BOXING COMMENT: Rumours that Ricky Hatton is seriously contemplating a comeback have been swirling around the boxing press, internet forums and various news outlets over the past few weeks.
They were sparked by recent pictures of the former world champion looking in fighting shape. Given the considerable weight he normally sits at when inactive, they may well have something to them.
The speculation surrounding the possibility of a Hatton comeback mentions a return fight with New York's Paulie Malignaggi in Manchester either towards the end of this year or the beginning of next.
The Hitman, as Hatton was affectionately known by his legion of fans during his career, has been out of the ring since going down to a brutal second-round KO against Manny Pacquiao in May 2009.
It was the second loss of a professional career in which the Mancunian fought 47 times, winning 45 and losing twice. The second of those losses came against Floyd Mayweather Jnr at the end of 2007, when he went down to a KO in the ninth.
Both Hatton's losses were against two of the sport's all-time greats and in no way can be viewed as an indictment of his career or achievements in the ring. Nonetheless it is known he remains unhappy about the way he went out.
The history of boxing is littered with former champions and ex-fighters finding retirement impossible. The lure of the ring, the glory and adulation, the sense of purpose gained from training and sparring, has impaired the judgment of many ex-fighters, who believing they still have what it takes after a few years out of the sport to attempt a comeback. The vast majority come unstuck.
Despite his KO by Pacquiao, Hatton has nothing to prove. His all-action, come-forward style ensured many exciting nights for his army of fans, which followed him all over the world.
No British boxer has ever been as popular and it's highly unlikely that any ever will be. He left the sport financially secure and with his health intact. Let's hope he stays retired.
Another British fighter whose contests are rarely dull is Amir Khan. His recent defeat to Danny Garcia was the second KO he's suffered as a professional and led to calls from some quarters for him to retire.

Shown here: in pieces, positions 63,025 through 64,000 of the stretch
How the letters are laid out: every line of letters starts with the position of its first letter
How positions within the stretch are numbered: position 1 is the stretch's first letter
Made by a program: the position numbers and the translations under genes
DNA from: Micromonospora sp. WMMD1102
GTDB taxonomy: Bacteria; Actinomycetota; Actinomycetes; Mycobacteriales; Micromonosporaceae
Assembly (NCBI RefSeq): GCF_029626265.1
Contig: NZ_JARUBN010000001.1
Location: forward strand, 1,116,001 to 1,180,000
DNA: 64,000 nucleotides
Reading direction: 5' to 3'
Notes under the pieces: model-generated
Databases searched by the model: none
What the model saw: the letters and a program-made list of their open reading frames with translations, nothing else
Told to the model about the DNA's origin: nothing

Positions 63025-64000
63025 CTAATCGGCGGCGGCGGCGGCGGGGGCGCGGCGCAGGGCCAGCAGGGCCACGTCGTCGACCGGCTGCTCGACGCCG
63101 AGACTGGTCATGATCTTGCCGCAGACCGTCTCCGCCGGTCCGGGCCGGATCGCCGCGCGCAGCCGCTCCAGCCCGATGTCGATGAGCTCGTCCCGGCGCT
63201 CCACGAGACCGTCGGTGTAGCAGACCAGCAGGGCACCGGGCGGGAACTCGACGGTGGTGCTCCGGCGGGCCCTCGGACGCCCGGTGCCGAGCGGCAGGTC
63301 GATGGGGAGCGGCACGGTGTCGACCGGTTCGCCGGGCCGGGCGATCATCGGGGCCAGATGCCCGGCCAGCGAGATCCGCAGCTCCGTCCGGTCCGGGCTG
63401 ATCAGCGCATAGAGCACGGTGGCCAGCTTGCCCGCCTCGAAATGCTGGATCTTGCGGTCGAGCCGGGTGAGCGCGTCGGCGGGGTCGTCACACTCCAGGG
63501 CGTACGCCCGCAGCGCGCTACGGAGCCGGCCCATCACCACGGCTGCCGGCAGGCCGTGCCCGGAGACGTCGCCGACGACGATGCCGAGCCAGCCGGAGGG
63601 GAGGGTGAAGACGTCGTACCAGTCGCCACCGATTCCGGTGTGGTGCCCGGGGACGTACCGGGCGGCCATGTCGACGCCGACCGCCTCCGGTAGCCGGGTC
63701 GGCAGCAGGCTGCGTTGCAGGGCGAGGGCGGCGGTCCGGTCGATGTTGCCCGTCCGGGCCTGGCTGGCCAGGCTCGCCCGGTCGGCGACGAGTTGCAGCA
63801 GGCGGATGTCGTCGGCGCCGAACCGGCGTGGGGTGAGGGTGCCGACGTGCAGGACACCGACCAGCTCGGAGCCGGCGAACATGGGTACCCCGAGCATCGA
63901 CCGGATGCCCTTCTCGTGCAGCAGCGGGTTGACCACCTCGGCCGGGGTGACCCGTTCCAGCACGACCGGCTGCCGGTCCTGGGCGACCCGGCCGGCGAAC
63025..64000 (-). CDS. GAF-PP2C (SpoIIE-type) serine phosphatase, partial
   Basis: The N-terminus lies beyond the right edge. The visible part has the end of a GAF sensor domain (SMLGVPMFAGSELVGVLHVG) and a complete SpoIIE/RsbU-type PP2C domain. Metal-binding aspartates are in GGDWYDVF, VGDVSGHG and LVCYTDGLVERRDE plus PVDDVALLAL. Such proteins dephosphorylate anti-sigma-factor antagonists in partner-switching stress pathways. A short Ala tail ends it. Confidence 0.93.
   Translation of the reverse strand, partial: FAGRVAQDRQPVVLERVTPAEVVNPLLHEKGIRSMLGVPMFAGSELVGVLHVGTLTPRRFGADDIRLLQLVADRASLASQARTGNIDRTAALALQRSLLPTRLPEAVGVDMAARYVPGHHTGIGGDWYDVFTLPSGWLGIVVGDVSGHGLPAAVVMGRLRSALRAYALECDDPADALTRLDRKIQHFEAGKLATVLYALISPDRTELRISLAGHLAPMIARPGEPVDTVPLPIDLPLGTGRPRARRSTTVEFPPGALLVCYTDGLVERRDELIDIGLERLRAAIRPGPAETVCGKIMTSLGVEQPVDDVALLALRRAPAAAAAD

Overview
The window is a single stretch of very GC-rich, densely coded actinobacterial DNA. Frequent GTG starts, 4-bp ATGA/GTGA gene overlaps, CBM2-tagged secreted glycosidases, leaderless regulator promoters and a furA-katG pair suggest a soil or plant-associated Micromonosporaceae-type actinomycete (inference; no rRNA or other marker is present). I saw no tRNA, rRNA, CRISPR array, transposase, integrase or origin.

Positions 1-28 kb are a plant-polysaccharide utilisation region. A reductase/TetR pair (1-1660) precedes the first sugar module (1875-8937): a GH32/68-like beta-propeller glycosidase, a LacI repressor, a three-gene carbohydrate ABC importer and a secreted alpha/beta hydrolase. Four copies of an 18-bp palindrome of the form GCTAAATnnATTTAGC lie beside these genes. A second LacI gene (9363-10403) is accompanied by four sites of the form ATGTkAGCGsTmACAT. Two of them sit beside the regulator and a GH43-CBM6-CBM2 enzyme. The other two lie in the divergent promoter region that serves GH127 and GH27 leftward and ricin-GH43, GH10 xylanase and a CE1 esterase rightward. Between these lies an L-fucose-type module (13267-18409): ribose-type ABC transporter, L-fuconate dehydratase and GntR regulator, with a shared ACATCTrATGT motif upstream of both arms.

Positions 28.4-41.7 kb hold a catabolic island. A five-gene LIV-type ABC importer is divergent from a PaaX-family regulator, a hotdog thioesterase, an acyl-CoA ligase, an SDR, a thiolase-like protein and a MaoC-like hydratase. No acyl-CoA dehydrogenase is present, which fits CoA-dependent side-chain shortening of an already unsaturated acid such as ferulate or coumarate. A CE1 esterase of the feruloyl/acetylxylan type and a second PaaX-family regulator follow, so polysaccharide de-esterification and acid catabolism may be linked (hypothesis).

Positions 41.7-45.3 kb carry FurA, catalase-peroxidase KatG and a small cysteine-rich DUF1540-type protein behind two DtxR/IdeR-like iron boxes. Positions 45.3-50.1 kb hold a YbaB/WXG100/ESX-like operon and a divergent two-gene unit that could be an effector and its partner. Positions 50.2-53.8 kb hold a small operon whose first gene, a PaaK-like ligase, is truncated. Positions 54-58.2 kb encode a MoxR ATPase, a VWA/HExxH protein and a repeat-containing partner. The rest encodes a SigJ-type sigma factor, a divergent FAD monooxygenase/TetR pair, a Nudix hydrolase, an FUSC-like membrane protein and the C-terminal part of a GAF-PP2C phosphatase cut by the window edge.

But Khan has shrugged off the suggestion he's finished and is determined to regain his title along with his place at the elite level.
According to reliable sources, the former Olympic silver medallist and light welterweight world champion is in the process of choosing a new trainer.
With Freddie Roach's priority still Manny Pacquaio, Khan and his team have it seems decided the time has come to move on.
This may be no bad thing in itself. The danger may be expecting a new trainer to change his style to the point where he develops a defence to rival that of Floyd Mayweather.
A fighter's style reflects his personality. Attempting to turn an aggressive and offensive fighter into a defensive genius, especially one at an advanced stage in his career like Khan, could be folly.
Khan's priority should be to work on his existing strengths to the point where his defence is a perfect offense.
An aggressive style brings with it risks. But the masters of this style make sure those risks are always calculated.
Khan's weakness is the tendency to switch off when he's in the pocket and leave himself open to counters. At his level the difference between victory and defeat is measured in millimetres and split seconds.
It will be interesting to see how his career progresses from here.
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